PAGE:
How do you protect your gear from vibrations?

Discussion in 'Open Discussion' started by Klorenzo, May 9, 2016.

  1. Klorenzo

    Klorenzo Mu-43 All-Pro

    Mar 10, 2014
    What are your tricks to protect your stuff when traveling, in particular offroad, on car, motorbike, bike, etc.?

    Preferably something on the light weight side. I suppose the best to dump vibrations is some foam like the one found in the pelican cases. Any alternatives?
  2. John M Flores

    John M Flores Mu-43 Hall of Famer

    Jan 7, 2011
    Somerville, NJ
    When I'm on the motorcycle I have my camera gear in a padded backpack and my body helps to damp vibrations from the bike and road. Once in a while I'll put a padded camera bag in a topcase or pannier and have not experienced any issues.
  3. janneman

    janneman Mu-43 Veteran

    Dec 6, 2012
    Jan (John) Kusters
    On my motorbike I use no special precautions; camera and lenses are in a normal soft shell photo-bag (a very old, 1cm padded Canon bag). That bag goes into my tank bag. I have been transporting my E-M5 for 4 years like that now, with no problems. Just make sure nothing can rub against other hard objects (no two lenses rattling against each other for example). When I bought the E-M5, I was a bit concerned about that, by now I am fully confident normal vibrations will not harm my gear. No serious off-road work though; just tarmac and the occasional gravel road. And speed-bumps.
  4. Tsky

    Tsky Mu-43 Regular

    Sep 21, 2015
    Tank bag and normal camera bag. Might stick a cloth or something soft under if I know it's gonna be a rough off-road ride but don't bother with that at all on pure road trips.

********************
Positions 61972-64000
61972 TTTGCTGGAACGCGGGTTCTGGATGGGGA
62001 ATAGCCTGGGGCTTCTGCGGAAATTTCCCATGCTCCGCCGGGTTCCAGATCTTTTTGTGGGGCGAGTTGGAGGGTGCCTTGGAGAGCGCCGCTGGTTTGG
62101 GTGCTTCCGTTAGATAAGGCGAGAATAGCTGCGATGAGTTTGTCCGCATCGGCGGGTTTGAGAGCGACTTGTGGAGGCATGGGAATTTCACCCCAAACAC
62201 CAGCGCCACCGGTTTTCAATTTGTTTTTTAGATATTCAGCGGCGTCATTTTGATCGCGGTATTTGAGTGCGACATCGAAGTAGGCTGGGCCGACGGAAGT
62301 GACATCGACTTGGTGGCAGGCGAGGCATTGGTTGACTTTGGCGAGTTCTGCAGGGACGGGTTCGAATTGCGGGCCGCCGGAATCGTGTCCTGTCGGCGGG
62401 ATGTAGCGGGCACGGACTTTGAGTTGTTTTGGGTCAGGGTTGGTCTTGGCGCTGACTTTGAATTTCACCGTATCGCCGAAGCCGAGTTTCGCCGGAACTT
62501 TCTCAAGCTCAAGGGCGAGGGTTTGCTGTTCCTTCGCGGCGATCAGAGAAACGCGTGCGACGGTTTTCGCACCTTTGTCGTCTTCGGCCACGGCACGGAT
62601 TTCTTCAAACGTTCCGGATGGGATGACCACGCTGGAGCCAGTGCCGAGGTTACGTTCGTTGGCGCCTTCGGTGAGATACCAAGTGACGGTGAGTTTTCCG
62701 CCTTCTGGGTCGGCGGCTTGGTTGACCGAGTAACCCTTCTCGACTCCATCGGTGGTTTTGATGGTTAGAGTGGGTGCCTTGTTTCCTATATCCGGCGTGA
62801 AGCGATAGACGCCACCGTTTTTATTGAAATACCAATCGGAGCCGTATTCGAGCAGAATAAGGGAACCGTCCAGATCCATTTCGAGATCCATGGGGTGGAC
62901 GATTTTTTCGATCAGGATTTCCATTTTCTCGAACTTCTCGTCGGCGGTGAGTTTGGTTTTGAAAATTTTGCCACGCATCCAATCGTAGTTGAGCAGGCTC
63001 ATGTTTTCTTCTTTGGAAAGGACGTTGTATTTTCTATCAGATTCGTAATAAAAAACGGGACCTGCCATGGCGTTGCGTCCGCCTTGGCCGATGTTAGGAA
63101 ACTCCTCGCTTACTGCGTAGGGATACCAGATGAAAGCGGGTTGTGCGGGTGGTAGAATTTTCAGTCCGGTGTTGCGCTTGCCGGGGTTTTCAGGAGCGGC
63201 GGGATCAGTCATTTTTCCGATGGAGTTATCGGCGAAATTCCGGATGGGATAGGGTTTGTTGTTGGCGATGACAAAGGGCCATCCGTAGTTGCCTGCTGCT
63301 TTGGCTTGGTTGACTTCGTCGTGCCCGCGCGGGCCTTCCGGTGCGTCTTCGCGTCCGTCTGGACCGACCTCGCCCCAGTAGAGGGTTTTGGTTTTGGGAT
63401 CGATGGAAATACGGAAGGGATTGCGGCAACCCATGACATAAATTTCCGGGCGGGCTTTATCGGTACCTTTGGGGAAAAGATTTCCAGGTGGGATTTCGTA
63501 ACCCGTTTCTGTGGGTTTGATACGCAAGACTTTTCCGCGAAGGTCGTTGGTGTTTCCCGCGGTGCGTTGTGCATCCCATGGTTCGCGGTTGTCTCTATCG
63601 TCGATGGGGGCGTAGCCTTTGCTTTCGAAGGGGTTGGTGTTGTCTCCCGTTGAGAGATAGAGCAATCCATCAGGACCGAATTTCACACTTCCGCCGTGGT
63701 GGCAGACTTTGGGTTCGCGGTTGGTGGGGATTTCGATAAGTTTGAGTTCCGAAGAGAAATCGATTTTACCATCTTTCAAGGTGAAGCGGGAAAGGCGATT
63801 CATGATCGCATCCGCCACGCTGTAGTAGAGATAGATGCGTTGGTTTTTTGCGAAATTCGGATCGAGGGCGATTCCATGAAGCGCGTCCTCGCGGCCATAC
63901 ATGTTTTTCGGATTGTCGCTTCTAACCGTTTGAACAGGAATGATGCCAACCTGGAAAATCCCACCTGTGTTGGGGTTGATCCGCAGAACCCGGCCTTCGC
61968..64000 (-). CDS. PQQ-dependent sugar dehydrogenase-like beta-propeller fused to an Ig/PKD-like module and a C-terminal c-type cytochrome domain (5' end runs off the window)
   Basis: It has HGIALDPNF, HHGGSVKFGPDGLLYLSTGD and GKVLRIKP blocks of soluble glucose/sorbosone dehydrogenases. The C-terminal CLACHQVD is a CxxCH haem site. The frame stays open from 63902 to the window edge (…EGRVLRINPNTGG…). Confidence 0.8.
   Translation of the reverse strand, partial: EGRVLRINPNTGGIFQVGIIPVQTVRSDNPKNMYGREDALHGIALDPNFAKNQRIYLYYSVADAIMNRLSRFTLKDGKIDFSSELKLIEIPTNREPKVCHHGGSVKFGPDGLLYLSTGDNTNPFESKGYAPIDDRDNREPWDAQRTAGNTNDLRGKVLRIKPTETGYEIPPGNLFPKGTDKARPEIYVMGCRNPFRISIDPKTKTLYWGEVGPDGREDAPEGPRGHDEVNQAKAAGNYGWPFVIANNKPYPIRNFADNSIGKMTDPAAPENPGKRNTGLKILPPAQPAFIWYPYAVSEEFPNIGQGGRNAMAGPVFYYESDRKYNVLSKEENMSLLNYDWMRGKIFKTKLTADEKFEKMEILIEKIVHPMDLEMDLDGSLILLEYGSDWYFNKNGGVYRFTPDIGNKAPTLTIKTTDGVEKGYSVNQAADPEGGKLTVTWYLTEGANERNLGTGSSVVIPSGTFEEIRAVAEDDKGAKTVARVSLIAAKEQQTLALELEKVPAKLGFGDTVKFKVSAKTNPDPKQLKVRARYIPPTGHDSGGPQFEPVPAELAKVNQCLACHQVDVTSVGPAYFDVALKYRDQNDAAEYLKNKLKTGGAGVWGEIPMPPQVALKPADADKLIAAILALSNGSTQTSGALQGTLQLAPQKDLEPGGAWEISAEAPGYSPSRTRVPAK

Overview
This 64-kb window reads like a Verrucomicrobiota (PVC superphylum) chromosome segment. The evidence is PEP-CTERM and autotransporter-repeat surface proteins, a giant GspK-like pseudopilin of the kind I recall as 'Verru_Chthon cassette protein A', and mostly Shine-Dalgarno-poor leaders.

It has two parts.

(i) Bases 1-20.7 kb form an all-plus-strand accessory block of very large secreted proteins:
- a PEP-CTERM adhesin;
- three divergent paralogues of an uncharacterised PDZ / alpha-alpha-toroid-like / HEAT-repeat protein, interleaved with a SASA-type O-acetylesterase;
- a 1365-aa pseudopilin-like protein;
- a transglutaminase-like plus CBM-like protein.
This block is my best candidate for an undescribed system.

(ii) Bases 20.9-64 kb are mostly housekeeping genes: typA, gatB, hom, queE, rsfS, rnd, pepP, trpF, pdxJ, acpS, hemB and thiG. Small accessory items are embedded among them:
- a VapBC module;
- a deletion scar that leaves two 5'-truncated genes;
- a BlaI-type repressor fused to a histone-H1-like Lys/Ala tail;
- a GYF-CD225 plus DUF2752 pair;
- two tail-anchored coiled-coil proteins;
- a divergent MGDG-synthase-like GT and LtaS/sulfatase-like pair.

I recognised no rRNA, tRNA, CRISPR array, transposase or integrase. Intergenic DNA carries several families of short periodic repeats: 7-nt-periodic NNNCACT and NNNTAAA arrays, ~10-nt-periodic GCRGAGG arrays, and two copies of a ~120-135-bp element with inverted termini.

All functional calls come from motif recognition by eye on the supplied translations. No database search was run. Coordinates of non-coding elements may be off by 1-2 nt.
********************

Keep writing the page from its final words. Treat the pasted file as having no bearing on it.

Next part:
• Agree Agree x 1
  5. Carbonman

    Carbonman Mu-43 All-Pro Subscribing Member

    Jul 10, 2014
    Vancouver BC
    I keep my gear in a padded ThinkTank MM 30i. This bag is often dropped into an L.L. Bean padded messenger bag that lets me haul my camera and lenses plus files, documents and notepads together. I've never been particularly concerned about vibration issues because I can't do much about it when getting from point A to point B in a hurry. I've never noticed a vibration induced issue with either film or digital camera equipment in more than 40 years.
  6. Klorenzo

    Klorenzo Mu-43 All-Pro

    Mar 10, 2014
    Thanks for your answers. I usually keep the camera in a small tank bag that has no padding. So I usually put some bubble wrap on the bottom to protect the camera but I think is not the best thing for vibrations. I did this for years with different cameras with no problems, still I feel I should find something better.
    Other lenses are in neoprene pouches inside a backpack or a bag fixed on the tail of the bike (I do not like to drive with a backpack on, I feel tied, my back sweats more and I think it is not safe in case I fall especially if it contains hard metal parts).

    My worries are not about commuting or a day long ride but about weeks long travels. The shutter on the E-M10 died (stuck closed) a few weeks after I come back so I made this connection even if this is a problem a few other users are experiencing here.
  7. On the whole my lenses are more expensive than my bodies, so actually my bodies are easier to replace...
    • Agree Agree x 1
    • Appreciate Appreciate x 1
  8. In that case it makes sense, but a 12-40 f/2.8 is a different story.
  9. kajunito

    kajunito Mu-43 Regular

    Nov 6, 2012
    Non padded bagpack or men purse inside the top case. Never had any problems
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